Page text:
Lean learning cycle

How can you make Lean work for you in different challenges, different environments and disciplines?
Looking for the logic and practical roadmaps to help you on your Lean journey?
Come to this Learning Session where you will learn about:
• the 8 key questions that guide companies in their Lean journey,
• about OSKKK, a practical roadmap for any Lean journey, big or small.
This Learning Session provides more in-depth knowledge and practical know-how for you as a Lean Leader and Practitioner.
The 8 Key questions look at the real business challenges organisations face, and which Lean methods and countermeasures can be applied for which kind of challenges. OSKKK stands for Observe-Standardize-Kaizen1-Kaizen2-Kaizen3 and provides you with a hands-on practical guide to work with your team.
A number of practical examples will be shown so you can see how these concepts work out in real life.

He serves on the advisory board of a number of technology startups, and has consulted to new and established companies as well as venture capital firms. In 2010, he was named entrepreneur-in-residence at Harvard Business School and is currently an IDEO Fellow. Previously he co-founded and served as CTO of IMVU, his third startup. In 2007, BusinessWeek named him one of the Best Young Entrepreneurs of Tech. In 2009, he was honored with a TechFellow award in the category of Engineering Lean Startup methodology has been written about in The New York Times, The Wall Street Journal, Harvard Business Review,Inc. (where he appeared on the cover), Wired, Fast Company, and countless blogs. He lives in San Francisco.

Well, first you need to perceive your project as a value stream. Value stream mapping can be an important tool for project management processes improvement. Then you need to ensure that the value is specified from the customer point of view. Project managers must also address those wastes by founding the best possible environment for its project team members. He will have to involve functional managers and to sensitize them so to eliminate wastes and to ensure project success. Finally, the project manager must manage customer's intimacy. Possibly, an extreme improvement would be that the project manager collocates with his customer.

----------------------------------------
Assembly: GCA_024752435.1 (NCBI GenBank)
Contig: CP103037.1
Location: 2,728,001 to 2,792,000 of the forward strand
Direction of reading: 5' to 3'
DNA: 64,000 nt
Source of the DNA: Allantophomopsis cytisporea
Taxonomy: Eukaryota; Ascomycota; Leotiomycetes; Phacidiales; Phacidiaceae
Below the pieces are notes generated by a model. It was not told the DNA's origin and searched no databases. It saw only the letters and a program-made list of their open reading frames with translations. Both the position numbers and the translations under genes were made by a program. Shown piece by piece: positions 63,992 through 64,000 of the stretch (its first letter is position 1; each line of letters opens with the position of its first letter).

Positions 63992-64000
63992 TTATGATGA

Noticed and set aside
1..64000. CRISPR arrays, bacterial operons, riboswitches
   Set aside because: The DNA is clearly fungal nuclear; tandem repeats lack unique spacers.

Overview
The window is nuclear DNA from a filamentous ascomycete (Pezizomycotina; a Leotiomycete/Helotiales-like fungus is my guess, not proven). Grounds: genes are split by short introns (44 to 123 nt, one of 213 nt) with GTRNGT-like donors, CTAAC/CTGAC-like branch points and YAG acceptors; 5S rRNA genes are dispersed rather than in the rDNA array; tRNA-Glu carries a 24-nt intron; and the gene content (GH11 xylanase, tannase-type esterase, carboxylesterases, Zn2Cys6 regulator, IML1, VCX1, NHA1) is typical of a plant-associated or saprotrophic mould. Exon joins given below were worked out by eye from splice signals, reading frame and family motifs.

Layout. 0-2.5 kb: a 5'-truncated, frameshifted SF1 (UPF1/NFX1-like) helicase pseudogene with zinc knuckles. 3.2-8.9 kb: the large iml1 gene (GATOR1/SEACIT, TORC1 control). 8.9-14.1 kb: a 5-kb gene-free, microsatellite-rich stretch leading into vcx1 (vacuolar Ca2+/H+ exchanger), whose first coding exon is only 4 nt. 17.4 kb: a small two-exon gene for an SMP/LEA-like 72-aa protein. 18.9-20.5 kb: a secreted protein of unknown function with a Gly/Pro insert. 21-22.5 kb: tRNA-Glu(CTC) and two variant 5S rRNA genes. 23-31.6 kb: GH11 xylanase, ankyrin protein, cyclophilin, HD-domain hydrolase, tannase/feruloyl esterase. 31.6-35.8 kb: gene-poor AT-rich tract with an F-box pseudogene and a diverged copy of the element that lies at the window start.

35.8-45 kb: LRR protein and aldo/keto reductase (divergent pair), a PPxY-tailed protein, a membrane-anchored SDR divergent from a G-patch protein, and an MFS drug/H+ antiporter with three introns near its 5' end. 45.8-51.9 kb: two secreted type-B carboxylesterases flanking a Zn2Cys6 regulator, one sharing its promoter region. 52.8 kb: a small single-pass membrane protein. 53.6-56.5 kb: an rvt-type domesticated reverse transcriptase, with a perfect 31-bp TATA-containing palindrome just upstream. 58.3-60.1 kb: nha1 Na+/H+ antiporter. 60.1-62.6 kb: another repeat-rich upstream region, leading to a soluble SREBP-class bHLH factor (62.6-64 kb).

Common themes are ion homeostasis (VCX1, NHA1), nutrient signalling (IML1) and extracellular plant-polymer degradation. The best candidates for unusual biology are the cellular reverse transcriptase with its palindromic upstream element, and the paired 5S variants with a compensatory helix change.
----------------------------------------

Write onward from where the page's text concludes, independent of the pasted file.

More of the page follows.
If we let the person who’s best at performing the “specify” function handle more of that work, then we may also need to coordinate handoffs between ourselves. Adding the specify-complete column communicates to the team that a work item which was previously in the specify state is now ready to be pulled by anyone who wants to move it to the execute state. Work that is still in the specify state is not eligible to be pulled yet. If the owner of a ticket in the specify state wants to hand it off, he can put it in the complete buffer. If he doesn’t want to hand it off, he can move it directly into the execute state as long as capacity is available. It might be that the execute state is full, and the only eligible work is to pull another ticket from the ready queue into specify.

This is a good question. First, one lifecycle clearly does not fit all. Teams find themselves in a unique situation: team members are unique individuals with their own skills and preferences for working, let alone the scaling/tailoring factors such as team size, geographic distribution, domain complexity, organizational culture, and so on which vary by team. Because teams find themselves in a wide variety of situations shouldn’t a framework such as DA support several lifecycles? Furthermore, just from the raging debates on various agile discussion forums, in agile user groups, at agile conferences, and even within organizations themselves it’s very easy to empirically observe that agile teams are in fact following different types of lifecycles.

Lean learning cycle

lean learning cycle

If we let the person who’s best at performing the “specify” function handle more of that work, then we may also need to coordinate handoffs between ourselves. Adding the specify-complete column communicates to the team that a work item which was previously in the specify state is now ready to be pulled by anyone who wants to move it to the execute state. Work that is still in the specify state is not eligible to be pulled yet. If the owner of a ticket in the specify state wants to hand it off, he can put it in the complete buffer. If he doesn’t want to hand it off, he can move it directly into the execute state as long as capacity is available. It might be that the execute state is full, and the only eligible work is to pull another ticket from the ready queue into specify.

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